- A single informant with a single relationship to the deceased may be used (i.e. mothers). Restricting the collection of data to mothers and their children simplifies the estimation of the size of the denominator population.
- A standard validated question set (the UNICEF 'previous birth history' (PBH) method) is already available. This question set makes no mention of death and has low data collection and analysis overheads. The PBH question set is shown in box 1. The flow of questions in the PBH question set is illustrated in figure 1.
An additional rationale for estimating under five years mortality rather than all-age mortality is that the under five years population is an early warning population (i.e. mortality is likely to rise in this population before it rises in the general population). Also, under five years mortality is less influenced than CMR by the age structure of the population. Different age structures can make comparisons between different populations meaningless without standardising for age (e.g. developed countries may have higher CMRs than developing countries because they have a higher proportion of elderly persons in their population). Standardisation is likely to require the collection of additional demographic data in emergency situations.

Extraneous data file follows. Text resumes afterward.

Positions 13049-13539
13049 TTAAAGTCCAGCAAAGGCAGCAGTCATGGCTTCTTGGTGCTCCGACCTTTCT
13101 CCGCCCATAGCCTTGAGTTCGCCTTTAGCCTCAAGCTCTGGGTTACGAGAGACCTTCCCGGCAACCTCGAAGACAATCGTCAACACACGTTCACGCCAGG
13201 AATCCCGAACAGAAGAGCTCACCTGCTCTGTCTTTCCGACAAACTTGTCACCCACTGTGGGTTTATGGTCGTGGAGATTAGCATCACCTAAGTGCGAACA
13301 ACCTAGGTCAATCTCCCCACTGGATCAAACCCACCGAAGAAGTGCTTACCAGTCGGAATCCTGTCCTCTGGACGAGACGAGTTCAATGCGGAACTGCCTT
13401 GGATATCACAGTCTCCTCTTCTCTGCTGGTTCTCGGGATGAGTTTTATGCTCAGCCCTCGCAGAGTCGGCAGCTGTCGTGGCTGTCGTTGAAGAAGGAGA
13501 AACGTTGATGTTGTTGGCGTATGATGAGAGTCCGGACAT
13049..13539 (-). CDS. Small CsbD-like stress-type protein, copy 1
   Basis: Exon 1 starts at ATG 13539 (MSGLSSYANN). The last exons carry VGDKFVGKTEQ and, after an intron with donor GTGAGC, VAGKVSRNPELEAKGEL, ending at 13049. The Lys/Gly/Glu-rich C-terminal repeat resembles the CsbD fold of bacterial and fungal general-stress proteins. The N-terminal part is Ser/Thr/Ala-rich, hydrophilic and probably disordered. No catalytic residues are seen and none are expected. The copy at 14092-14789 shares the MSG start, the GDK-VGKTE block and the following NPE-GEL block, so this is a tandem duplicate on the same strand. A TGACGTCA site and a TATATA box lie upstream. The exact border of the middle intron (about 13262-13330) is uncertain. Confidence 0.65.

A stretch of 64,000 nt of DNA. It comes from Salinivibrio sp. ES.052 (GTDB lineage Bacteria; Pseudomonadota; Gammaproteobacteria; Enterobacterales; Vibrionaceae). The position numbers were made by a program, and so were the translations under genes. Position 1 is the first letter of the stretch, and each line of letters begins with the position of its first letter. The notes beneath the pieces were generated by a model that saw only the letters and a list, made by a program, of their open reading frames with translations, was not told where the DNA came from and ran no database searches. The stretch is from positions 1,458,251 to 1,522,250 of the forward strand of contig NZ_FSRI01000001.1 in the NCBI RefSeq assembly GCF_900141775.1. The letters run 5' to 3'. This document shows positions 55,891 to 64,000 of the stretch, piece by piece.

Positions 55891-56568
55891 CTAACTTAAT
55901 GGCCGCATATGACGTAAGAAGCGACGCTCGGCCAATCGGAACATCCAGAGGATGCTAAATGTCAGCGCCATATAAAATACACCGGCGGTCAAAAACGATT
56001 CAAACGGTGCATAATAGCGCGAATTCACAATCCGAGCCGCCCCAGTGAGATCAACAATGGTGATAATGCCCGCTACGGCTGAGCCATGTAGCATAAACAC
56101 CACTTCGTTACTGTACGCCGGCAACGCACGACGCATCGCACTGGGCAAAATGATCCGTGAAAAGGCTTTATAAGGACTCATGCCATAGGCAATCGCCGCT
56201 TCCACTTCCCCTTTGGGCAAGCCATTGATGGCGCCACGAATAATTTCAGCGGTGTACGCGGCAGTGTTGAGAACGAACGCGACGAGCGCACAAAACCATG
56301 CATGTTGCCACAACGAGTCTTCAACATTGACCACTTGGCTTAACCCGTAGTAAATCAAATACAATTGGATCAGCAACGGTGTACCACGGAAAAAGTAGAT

One disadvantage with the proposed method is that maternal orphans are excluded by the requirement that only living mothers are interviewed. It might be expected that the survival probabilities of maternal orphans are considerably lower than children whose mothers are still alive. This will cause any method based on the PBH question set to underestimate mortality. The degree to which this underestimates mortality will depend upon the maternal mortality rate. Underestimation may be a particular problem in situations of exceptionally high maternal mortality coupled with high under five years mortality due to (e.g.) HIV / AIDS or malaria epidemics in areas of unstable malaria endemicity. This problem was not considered in the development and testing of the method reported here. The method is, however, robust to denominator changes caused by migration, displacement, or household members living or working away from home during recall period. Such changes cause problems for CMR estimations methods, which rely on household census methods to estimate the size of the denominator. This robustness is not affected by the length of the survey recall period.